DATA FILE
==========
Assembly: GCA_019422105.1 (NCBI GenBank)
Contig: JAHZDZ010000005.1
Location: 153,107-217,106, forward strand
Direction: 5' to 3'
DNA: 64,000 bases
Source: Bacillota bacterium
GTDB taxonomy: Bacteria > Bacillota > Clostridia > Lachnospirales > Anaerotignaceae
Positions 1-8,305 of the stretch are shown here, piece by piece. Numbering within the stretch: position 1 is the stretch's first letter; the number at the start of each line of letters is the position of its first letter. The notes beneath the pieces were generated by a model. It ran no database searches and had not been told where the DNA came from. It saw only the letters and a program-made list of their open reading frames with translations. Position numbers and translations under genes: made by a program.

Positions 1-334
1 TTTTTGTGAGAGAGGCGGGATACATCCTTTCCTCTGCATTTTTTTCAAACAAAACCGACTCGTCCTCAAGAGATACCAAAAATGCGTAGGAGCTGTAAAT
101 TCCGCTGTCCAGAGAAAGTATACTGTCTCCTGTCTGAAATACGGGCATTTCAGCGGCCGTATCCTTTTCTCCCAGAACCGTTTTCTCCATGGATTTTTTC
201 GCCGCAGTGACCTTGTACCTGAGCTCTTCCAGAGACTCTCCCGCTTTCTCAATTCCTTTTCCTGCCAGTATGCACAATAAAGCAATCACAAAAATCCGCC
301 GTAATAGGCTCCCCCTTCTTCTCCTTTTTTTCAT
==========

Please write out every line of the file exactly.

Assembly: GCA_019422105.1 (NCBI GenBank)
Contig: JAHZDZ010000005.1
Location: 153,107-217,106, forward strand
Direction: 5' to 3'
DNA: 64,000 bases
Source: Bacillota bacterium
GTDB taxonomy: Bacteria > Bacillota > Clostridia > Lachnospirales > Anaerotignaceae
Positions 1-8,305 of the stretch are shown here, piece by piece. Numbering within the stretch: position 1 is the stretch's first letter; the number at the start of each line of letters is the position of its first letter. The notes beneath the pieces were generated by a model. It ran no database searches and had not been told where the DNA came from. It saw only the letters and a program-made list of their open reading frames with translations. Position numbers and translations under genes: made by a program.

Positions 1-334
1 TTTTTGTGAGAGAGGCGGGATACATCCTTTCCTCTGCATTTTTTTCAAACAAAACCGACTCGTCCTCAAGAGATACCAAAAATGCGTAGGAGCTGTAAAT
101 TCCGCTGTCCAGAGAAAGTATACTGTCTCCTGTCTGAAATACGGGCATTTCAGCGGCCGTATCCTTTTCTCCCAGAACCGTTTTCTCCATGGATTTTTTC
201 GCCGCAGTGACCTTGTACCTGAGCTCTTCCAGAGACTCTCCCGCTTTCTCAATTCCTTTTCCTGCCAGTATGCACAATAAAGCAATCACAAAAATCCGCC
301 GTAATAGGCTCCCCCTTCTTCTCCTTTTTTTCAT